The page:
Saturday, February 17, 2018

Tree Retention by Arborists for Wildlife Habitat Friendly Tree Care


Summary: Wildlife habitat friendly tree care accepts artificial and natural cavities, crevices and platforms in structurally stable mature and standing-snag trees.


Wildlife friendly tree care entails retention of standing-snags as providers of safe cavity nests for birds, such as pileated woodpeckers; Cedar Lake State Park, near Soda Bay, north central California; May 12, 2016: David Brossard, CC BY SA 2.0, via Wikimedia Commons

An article in the February 2018 issue of Arborist News auditions wildlife habitat friendly tree care as an aspect of arboriculture since standing dead and live trees alleviate habitat losses among wildlife.
Brian French begins Arborists and Wildlife: Retaining Trees for Wildlife with World Resource Institute estimates that bring the destruction of Earth's natural forests to 80-plus percent. The certified arborist, tree climber, risk assessor and worker considers 82 percent of people and, according to Cornell Lab of Ornithology, 20 percent of birds, city-dwelling. He describes Canada's Migratory Birds Convention Act, New Zealand's Wildlife Act of 1953 and the United States' Migratory Bird Treaty Act of 1918 as wildlife-regulatory laws.
Postponing planned tree work until after nesting season ends emerges as wildlife habitat friendly tree care that encourages successful effects of regulatory laws upon protected species.

The final days of winter through summer, February through August, furnish many, not all, North American wildlife with nesting months simultaneous with habitat friendly tree care.
Cavities get standing tree assessments downward grades despite housing chickadees, clouded salamanders, flying squirrels, great-horned owls, kestrels, mandarin ducks, nuthatches, pileated woodpeckers, swifts and wood ducks. Canopy- through underground-layered vegetation hides geese, grouse, killdeer, plover and savanna sparrow eggs in ground, and other species in cut-bank, ground-cavity, shrub, standing-snag and tree, nests. Wildlife habitat friendly woody plant care involves not only living bushes, shrubs, trees and vines but also habitat snags and standing-snags, identified as standing dead trees.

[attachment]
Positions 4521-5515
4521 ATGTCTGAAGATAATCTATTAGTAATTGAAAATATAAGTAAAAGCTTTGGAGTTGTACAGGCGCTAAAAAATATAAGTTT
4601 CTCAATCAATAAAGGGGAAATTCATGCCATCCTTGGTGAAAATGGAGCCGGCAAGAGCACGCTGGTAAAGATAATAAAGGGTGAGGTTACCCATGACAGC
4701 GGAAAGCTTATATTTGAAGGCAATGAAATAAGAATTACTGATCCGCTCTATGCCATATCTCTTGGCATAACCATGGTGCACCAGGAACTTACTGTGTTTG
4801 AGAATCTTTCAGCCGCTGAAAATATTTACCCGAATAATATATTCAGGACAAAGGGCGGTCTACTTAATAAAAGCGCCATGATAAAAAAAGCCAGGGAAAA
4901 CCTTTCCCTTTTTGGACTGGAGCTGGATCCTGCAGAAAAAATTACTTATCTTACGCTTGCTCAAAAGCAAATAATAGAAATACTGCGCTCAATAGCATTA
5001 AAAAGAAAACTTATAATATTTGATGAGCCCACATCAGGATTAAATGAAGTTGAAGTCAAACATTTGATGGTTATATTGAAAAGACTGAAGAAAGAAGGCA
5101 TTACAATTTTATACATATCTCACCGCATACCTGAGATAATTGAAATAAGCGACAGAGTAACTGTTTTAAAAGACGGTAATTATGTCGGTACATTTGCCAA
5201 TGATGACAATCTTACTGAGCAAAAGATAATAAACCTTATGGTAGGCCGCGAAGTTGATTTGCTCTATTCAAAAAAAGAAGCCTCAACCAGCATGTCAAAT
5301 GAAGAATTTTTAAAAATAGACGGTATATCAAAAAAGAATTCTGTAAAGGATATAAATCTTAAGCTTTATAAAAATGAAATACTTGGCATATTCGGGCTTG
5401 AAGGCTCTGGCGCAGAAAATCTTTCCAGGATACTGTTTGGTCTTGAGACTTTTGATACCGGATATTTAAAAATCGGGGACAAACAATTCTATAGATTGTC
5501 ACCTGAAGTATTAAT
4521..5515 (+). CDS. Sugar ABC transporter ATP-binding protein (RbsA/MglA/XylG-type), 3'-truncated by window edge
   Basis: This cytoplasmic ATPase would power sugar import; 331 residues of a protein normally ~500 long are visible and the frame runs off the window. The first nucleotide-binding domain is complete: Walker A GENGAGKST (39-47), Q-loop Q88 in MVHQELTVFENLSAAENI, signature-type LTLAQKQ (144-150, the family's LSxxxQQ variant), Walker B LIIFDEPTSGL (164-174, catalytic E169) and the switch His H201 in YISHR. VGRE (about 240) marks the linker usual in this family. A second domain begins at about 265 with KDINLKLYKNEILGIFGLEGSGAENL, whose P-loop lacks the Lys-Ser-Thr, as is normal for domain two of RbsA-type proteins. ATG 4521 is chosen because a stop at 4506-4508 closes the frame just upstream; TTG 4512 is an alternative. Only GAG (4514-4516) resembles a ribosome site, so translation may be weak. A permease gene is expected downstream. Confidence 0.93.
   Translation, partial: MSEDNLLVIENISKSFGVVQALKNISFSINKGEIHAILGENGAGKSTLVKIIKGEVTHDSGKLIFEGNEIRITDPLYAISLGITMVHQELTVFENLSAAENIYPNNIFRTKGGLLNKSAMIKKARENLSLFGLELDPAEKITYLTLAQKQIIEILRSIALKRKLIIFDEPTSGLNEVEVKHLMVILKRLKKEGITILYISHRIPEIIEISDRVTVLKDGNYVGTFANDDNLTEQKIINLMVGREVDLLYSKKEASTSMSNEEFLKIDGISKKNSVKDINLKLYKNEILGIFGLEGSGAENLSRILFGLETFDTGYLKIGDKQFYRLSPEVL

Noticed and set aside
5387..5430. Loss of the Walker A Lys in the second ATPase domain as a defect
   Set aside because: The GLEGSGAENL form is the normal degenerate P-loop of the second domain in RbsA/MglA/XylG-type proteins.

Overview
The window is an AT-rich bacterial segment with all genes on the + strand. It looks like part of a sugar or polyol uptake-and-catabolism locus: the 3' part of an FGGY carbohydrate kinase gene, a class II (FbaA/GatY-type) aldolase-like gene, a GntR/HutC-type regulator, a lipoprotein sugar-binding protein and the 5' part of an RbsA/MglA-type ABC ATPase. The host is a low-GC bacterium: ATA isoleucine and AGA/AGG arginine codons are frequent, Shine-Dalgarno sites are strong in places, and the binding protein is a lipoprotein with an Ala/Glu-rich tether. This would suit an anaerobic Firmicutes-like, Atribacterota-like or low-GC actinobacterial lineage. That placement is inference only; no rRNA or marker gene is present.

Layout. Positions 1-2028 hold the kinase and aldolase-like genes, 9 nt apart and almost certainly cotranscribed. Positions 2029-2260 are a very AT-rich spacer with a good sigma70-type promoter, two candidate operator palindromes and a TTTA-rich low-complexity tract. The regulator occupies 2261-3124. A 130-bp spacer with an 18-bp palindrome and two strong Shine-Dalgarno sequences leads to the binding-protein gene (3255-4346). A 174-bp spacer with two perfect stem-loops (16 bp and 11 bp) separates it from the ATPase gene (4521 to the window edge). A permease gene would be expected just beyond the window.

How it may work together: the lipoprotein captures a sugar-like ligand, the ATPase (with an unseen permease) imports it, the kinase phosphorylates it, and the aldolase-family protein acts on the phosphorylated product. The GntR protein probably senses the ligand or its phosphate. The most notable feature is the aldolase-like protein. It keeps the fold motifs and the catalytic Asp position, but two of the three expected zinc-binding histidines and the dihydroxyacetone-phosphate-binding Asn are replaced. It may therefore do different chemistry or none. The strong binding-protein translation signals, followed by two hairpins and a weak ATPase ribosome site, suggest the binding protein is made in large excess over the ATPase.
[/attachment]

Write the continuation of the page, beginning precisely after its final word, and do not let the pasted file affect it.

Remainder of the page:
Junking wildlife habitat friendly tree care jeopardizes wildlife since the International Union for Conservation of Nature judges the Carolina parakeet extinct since 1920 because of deforestation.

The revised ANSI A300 Standard and Arboricultural Best Management Practices no longer keep the pruning term crown-cleaning since deadwood knows wildlife habitat friendly tree care roles.
Nesting cavities of artificially induced or naturally occurring deadwood load more wildlife than live tree cycles and lead to repeat visits to look at structural stability. Arborists may maintain snags, monitored for branch and stem failures, since 5- to 15-foot (1.52- to 4.57-meter) heights match chickadee, house wren and nuthatch nesting preferences. Wildlife need the abundant cavities, decaying substrate, elaborate root systems, height gradients, large deadwood and structural complexity that such maturer and standing-snag trees net for them.
Wildlife habitat friendly tree care optimizes natural bat slits behind drying, dying, sloughing bark and artificial ax- or saw-kerfed crevices for chiropterans obtaining 6,000 mosquitoes nightly.

Wildlife habitat friendly tree care promotes natural and artificial cavities, crevices and cuts such as jagged coronets in limb or stem failure-like retrenchment pruning atop snags.
Eagle, hawk and osprey nesting platforms qualify as wildlife habitat friendly tree care when drilled and fastened with screws and unfriendly with bird-entangling string or wire. Like Pacific northwestern little bats in kerfs, slits and steep-sloped shake roofs, other insectivores in artificial inset cavities rely upon beetles, flies, gnats, mosquitoes and moths. Artificial cavities, crevices, cuts and platforms should structure in species-specific aspects, dimensions, distances from water, height from ground, orientations, predators and primary and secondary excavator occupancies.
Eighteen-plus years of professional practice nationally in Oregon and internationally in Indonesia turn Brian French toward arboriculture as arborist- and nature-tendered wildlife habitats friendly tree care.

Wildlife friendly tree care recognizes retention of standing-snags as valuable for avian species such as pileated woodpeckers (Dryocopus pileatus), known for dead tree foraging and nesting: nancy j wagner ‏@nancywphoto via Twitter tweet Jan. 11, 2017

Acknowledgment
My special thanks to:
Talented artists and photographers/concerned organizations who make their fine images available on the Internet;
Virginia Polytechnic Institute and State University for superior on-campus and on-line resources.
Image credits:
Wildlife friendly tree care entails retention of standing-snags as providers of safe cavity nests for birds, such as pileated woodpeckers (Dryocopus pileatus); Cedar Lake State Park, near Soda Bay, north central California; May 12, 2016: David Brossard, CC BY SA 2.0, via Wikimedia Commons @ https://commons.wikimedia.org/wiki/File:Coming_Home_(26978929126).jpg
Wildlife friendly tree care recognizes retention of standing-snags as valuable for avian species such as pileated woodpeckers (Dryocopus pileatus), known for dead tree foraging and nesting: nancy j wagner ‏@nancywphoto via Twitter tweet Jan. 11, 2017, @ https://twitter.com/nancywphoto/status/819213537050361856

For further information:
French, Brian. February 2018. "Arborists and Wildlife: Retaining Trees for Wildlife." Arborist News 27(1): 12-15.
Marriner, Derdriu. 11 August 2012. "Tree Risk Assessment Mitigation Reports: Tree Removal, Tree Retention?" Earth and Space News. Saturday.
Available @ https://earth-and-space-news.blogspot.com/2012/08/tree-risk-assessment-mitigation-reports.html

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